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Tucson's retiree community is well acquainted with death - but not like this

By David Nakamura and Krissah Thompson
Washington Post Staff Writers
Thursday, January 13, 2011; 10:17 PM

TUCSON - Like so many of their peers, George and Dorothy Morris were drawn to this southwestern city after retiring from a jet-setting life - he was a pilot, she helped oversee their real estate investments - for the promise of sun and fun.

Fourteen years ago, the couple left their longtime Reno, Nev., home for the Sun City Vistoso retirement village of 4,500 residents in northwest Tucson. Not that they would sit still and ponder their mortality, said Bill Royle, 79, a friend who also lives at Sun City. Well into their 70s, the Morrises made frequent road trips in an RV, he said.

They were typical of the senior citizens who flock to Arizona to flee bad weather and stressful lives for a more leisurely lifestyle. Last year, AARP Magazine ranked Tucson No. 1 on its list of top retirement cities. Twenty percent of the population of Pima County, which includes Tucson, is 60 or older, according to a report from the county's Council on Aging.

But 76-year-old Dorothy Morris's life in the oasis ended tragically Saturday when she was gunned down outside a Tucson grocery store, in the mass shooting that killed six and wounded 13, including a congresswoman. Two other seniors, Dorwan Stoddard, 76, and Phyllis Schneck, 79, also died.

Stoddard died while trying to protect his wife, Mavy, who was shot three times but is expected to recover. George Morris was shot twice while trying to shield Dorothy, Royle said, and he remains in the hospital.

"The big shock was that we're a retirement community where people are aging and we deal with death yearround. But we do it on our own time," Lynne Newbauer, 68, who moved to Sun City from snowy Minnesota, said after a round of tennis. Of the Morrises, she added: "It's like someone cheated them."

On Tuesday, Sun City was bustling with seniors enjoying some of the 130 club activities, which range from tennis to golf to dance to woodworking. The community's 2,488 homes are arranged on precisely manicured cul-de-sacs in the valley of a mountain range. The Morris home appeared empty; a cactus and a small sign advertising a "Protection One" security system were planted in the front yard.

The Morrises, though Republican, had attended Democratic Rep. Gabrielle Giffords's "Congress on Your Corner" event Saturday because they wanted to ask her about something that was on their minds, friends said. When a gunman, identified by police as Jared Lee Loughner, opened fire on the gathering, Giffords was severely wounded.

Royle said he spoke to George Morris in the hospital. "He's hurting - emotionally and physically," Royle said. "He has some pretty good wounds. He's out of intensive care, but he will need some therapy. The bullet wound went through him. He has a broken rib and punctured lung. And he has a bullet in his right leg. He told me when it all happened, he went to fall on his wife to protect her, but she was already gone."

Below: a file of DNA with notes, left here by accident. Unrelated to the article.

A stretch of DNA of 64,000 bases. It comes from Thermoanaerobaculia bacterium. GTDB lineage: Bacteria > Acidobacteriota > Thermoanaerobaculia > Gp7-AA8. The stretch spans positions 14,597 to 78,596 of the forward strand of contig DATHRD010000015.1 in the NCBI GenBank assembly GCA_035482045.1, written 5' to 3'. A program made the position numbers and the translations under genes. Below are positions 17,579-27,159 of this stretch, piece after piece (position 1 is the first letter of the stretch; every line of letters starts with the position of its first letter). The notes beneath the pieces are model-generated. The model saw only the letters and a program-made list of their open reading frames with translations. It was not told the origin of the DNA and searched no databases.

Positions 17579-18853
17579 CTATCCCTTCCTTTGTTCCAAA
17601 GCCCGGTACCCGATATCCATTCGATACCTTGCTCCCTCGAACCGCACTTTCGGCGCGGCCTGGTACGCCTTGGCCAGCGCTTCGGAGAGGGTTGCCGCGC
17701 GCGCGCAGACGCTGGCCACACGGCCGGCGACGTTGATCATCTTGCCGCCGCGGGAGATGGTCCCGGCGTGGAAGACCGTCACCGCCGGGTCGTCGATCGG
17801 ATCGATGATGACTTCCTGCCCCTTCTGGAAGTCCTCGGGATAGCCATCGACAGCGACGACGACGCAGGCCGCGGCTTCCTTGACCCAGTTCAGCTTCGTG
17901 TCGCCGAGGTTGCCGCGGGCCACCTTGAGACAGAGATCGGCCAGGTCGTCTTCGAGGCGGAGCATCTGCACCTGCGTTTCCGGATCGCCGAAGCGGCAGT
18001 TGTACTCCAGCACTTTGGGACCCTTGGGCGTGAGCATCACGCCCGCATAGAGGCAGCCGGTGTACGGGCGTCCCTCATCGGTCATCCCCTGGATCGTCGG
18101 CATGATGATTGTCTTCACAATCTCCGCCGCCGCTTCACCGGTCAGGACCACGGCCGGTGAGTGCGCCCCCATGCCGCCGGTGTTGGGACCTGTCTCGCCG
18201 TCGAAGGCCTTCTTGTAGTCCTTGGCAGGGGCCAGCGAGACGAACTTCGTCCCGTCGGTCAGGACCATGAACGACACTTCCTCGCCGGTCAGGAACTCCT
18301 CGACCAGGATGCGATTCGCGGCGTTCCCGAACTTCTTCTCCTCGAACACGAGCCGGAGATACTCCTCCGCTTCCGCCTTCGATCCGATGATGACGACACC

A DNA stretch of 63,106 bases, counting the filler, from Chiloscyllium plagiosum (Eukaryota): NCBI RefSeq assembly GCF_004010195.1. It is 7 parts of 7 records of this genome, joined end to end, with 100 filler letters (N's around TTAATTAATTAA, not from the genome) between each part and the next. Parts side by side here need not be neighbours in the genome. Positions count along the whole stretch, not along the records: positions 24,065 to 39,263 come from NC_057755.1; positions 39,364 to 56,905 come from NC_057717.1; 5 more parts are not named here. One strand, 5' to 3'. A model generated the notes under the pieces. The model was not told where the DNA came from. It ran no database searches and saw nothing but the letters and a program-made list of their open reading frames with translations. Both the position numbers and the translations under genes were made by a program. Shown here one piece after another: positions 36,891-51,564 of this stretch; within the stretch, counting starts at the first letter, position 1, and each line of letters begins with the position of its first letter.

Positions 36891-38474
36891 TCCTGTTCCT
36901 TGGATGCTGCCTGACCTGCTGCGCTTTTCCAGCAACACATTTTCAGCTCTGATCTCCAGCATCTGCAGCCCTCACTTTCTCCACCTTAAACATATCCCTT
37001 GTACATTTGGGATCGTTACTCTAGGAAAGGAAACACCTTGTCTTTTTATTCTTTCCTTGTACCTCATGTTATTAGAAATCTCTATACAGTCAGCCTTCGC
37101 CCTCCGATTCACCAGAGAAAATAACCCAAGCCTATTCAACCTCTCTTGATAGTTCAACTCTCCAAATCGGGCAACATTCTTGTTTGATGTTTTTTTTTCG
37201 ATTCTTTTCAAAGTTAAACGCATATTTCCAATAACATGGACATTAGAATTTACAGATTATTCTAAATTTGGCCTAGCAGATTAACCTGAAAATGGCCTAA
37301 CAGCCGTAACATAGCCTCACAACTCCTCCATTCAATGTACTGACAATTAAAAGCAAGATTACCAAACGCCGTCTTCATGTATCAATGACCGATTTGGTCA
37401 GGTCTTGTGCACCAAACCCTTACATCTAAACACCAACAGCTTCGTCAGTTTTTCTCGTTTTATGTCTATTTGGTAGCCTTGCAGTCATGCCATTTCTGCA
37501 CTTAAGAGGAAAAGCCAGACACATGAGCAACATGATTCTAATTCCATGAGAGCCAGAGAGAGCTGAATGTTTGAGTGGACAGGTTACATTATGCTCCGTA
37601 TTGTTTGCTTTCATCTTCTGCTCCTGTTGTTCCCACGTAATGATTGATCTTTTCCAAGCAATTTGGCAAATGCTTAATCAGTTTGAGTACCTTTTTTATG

The story was reversed for the Stoddards. At an emotional news conference Tuesday, a daughter, Penny Wilson, said her father "heard the shots and covered my mom with his own body, and protected her and saved her." Wilson's sister, Angela Robinson, added: "It was a beautiful way to say goodbye."

The Stoddards had been sweethearts in the sixth grade but went on to marry other people; after they were both widowed, they got married 15 years ago. Like the Morrises, the Stoddards enjoyed traveling from their base in Tucson. They packed up an RV with their little black dog, Tux, took regular fishing trips and ate breakfast out every Saturday morning, said Marge Osterman, a neighbor and friend.

Schneck and her late husband, Ernest, were typical snowbirds, escaping New Jersey's bitter winters. They moved to Tucson permanently about eight years ago, returning to the East Coast only to visit grandchildren and escape Arizona's dry, hot summers.

"She loved Tucson and had lots of friends there," said her daughter, Phyllis Rautenberg.

Ernest Schneck died in 2007, but Phyllis had settled into life in Northridge Estates, a retirement community with two shuffleboard courts and a small pool built in the early 1970s.

Schneck, who had been a homemaker, decorated her small patio home with photos of her children, grandchildren and late husband. She worked on jigsaw puzzles at her dining room table and stitched aprons. She sold her aprons for church auctions and remained close to her friends in New Jersey, where she had at one time been president of a community women's club. In Arizona, she fit right in.

The Morrises had been high school sweethearts whose bond lasted a lifetime. George flew planes, first for Pan Am based in Germany and later for United. He had a side job selling real estate, and long after he retired from flying in about 1995, he continued to work. Dorothy was his secretary and bookkeeper. They have two daughters, both of whom live in Las Vegas.

Though the Morrises were not well known around Sun City - they were often traveling in their camper - they were generous. Norma Meyers, the community secretary, recalls setting up a donation box last Christmas to solicit socks for homeless military veterans. When George Morris saw the box, he said, "I'm a vet," according to Meyers, and a few days later, he returned with two bags containing 24 pairs of socks.

Pam Sarpalius, 62, who has lived at Sun City for nine years, said she had set up a box for Sun City residents to drop off condolence cards to Morris.

"This community is very friendly, without being nosy," she said. "But when we lose one, it's like a loss for everyone."

nakamurad@washpost.com thompsonk@washpost.com

Staff writer Dana Hedgpeth contributed to this report.

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